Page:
With only three homes remaining up for sale in Colvin Estates, developer Marrano Homes is ready to start work on the next stage of a project that will build 74 new homes and more than double the size of Buffalo's newest housing neighborhood.
But it also has to address some drainage problems that sent rats scurrying and caused flooding for neighbors on adjacent streets during the previous round of construction because the new homes' backyards are higher than those of the older houses.
Marrano – part of Marrano/Marc Equity and one of the area's biggest homebuilders – has finished construction on all but one of the 34 home sites that it took over last year on Rachel Vincent Way. That's the street that runs between Colvin and Starin avenues in North Buffalo, where the new subdivision is located.
The project, however, has not gone without a hitch since it began under former owner David Gordon and developer David Burke.
The Colvin Estates land is higher than the homes on St. Lawrence Avenue to the north and Taunton Place to the south. So after crews started clearing the land by removing 300 trees in the first two phases of the project, stormwater from rain and snow had nowhere to go but down – right into the backyards and basements of the neighbors, where it bubbled up from underneath.
"We have horrible flooding we never had before," said Katherine Malik, who lives on St. Lawrence. "That water has to go somewhere."
Many of those neighboring houses don't have sump pumps, because they never had water issues before. Dirt is piled up behind some of the houses, along the property lines, so "when it rained, a river of mud came into our homes," said Cathy Kazukiewicz, who lives on Taunton.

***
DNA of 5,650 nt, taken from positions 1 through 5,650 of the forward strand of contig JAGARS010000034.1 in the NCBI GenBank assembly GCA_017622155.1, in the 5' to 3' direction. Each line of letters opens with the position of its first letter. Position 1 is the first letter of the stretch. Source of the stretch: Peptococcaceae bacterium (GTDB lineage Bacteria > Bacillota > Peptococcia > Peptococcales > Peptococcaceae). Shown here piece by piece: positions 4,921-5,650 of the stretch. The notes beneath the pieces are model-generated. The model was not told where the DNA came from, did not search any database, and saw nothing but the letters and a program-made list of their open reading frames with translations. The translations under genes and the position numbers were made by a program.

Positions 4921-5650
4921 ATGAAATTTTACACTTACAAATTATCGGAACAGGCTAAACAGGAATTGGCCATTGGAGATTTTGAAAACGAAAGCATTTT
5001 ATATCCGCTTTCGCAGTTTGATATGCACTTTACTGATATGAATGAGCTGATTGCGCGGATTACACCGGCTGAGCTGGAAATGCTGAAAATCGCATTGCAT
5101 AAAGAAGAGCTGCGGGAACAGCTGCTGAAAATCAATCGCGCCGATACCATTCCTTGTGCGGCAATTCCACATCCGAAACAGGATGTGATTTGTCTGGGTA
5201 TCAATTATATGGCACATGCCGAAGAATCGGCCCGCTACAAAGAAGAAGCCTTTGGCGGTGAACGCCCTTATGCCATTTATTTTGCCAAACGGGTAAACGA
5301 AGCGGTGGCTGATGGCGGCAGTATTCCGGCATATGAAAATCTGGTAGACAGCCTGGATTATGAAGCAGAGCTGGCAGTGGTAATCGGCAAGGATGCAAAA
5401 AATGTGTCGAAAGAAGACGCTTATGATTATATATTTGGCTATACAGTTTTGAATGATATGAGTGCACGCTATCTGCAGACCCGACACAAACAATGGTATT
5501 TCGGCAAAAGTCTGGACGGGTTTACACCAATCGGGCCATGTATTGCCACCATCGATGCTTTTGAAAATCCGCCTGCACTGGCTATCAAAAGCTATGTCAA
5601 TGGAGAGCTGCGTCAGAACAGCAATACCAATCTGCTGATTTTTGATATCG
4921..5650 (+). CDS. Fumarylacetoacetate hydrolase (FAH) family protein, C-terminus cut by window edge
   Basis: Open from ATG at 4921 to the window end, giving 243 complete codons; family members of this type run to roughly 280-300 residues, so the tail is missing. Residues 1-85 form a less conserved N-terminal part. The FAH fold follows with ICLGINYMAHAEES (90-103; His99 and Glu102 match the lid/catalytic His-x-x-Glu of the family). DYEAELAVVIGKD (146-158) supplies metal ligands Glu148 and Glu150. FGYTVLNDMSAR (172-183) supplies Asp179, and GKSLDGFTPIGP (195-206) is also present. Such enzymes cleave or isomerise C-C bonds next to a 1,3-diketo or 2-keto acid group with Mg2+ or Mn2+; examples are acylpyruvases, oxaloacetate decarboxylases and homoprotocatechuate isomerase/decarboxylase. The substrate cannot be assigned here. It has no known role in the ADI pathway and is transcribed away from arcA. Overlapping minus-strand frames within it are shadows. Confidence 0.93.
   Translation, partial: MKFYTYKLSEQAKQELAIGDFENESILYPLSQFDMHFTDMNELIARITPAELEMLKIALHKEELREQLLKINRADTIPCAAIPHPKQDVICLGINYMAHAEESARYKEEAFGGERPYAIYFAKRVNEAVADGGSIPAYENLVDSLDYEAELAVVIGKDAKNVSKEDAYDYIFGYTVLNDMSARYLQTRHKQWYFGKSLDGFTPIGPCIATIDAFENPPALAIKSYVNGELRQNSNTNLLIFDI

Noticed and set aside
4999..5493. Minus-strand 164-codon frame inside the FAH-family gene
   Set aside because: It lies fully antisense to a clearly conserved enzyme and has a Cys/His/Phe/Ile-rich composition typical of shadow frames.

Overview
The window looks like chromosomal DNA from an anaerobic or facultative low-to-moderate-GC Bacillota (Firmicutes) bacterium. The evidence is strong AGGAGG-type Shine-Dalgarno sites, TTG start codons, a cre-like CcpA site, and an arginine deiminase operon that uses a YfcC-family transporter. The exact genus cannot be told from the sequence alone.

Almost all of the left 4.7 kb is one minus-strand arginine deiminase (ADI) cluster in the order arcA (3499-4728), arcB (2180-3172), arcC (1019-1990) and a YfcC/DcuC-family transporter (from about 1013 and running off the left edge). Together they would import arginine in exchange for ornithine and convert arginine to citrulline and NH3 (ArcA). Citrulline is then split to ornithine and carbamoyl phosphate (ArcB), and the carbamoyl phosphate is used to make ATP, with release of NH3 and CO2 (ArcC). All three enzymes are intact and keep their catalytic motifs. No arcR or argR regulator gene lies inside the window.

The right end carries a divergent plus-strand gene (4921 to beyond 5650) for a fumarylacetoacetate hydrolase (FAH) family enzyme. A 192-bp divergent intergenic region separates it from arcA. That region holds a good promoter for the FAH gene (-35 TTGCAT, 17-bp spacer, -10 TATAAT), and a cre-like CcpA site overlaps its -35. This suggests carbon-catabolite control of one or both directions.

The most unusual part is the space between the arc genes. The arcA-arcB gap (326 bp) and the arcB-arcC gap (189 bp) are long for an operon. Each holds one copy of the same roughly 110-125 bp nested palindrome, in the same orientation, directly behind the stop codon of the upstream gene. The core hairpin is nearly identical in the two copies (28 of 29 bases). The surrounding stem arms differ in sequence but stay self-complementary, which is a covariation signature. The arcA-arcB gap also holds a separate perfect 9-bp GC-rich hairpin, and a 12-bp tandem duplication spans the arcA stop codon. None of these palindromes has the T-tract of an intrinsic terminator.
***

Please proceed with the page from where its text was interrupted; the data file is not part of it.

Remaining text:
"It got so bad that somebody else called the streets department to check the sewer because it was getting overloaded with this dirt," she said. "It's just been a nightmare. I had to rent a dumpster to get all the things out of my basement."
Malik said the problems stemmed from the removal of the trees, which were not replaced with new vegetation. She also complained that Marrano conducted a soil assessment on the berm, not the actual ground, prior to starting its work, so the test was faulty. Neighbors also are worried that the soil that was dug up from around the former train tracks could be polluted.
The construction activity also disrupted wildlife in what had been a wooded area, driving rats and other animals out of their hiding places.
"We had vermin infestation," Kazukiewicz said. "From mice to rats to things I don’t even know. They looked like woodchucks. They were huge. We all ended up with them in our homes."
One deer had to be shot by wildlife officials after it became stuck in a mangled fence.
"The wildlife has nowhere to go," Malik said.
Marrano acquired 18 acres from developer David Gordon, including 34 empty lots and 10 acres of vacant land, and then started construction on the lots last August, with 23 of the 34 houses completed and sold by December. So far, prices ranged from $327,000 to $527,000, with an average of $395,000.
The rest are either sold, have a house already built and ready for purchase, or are at least under construction, said John Manns, executive vice president of marketing. Three homes are ready "for immediate occupancy," while the remaining lot will be used for a future model home to market the next phase, he said.
"I anticipate they will be sold quickly, as we have strong interest, and more demand than we can supply," Manns said.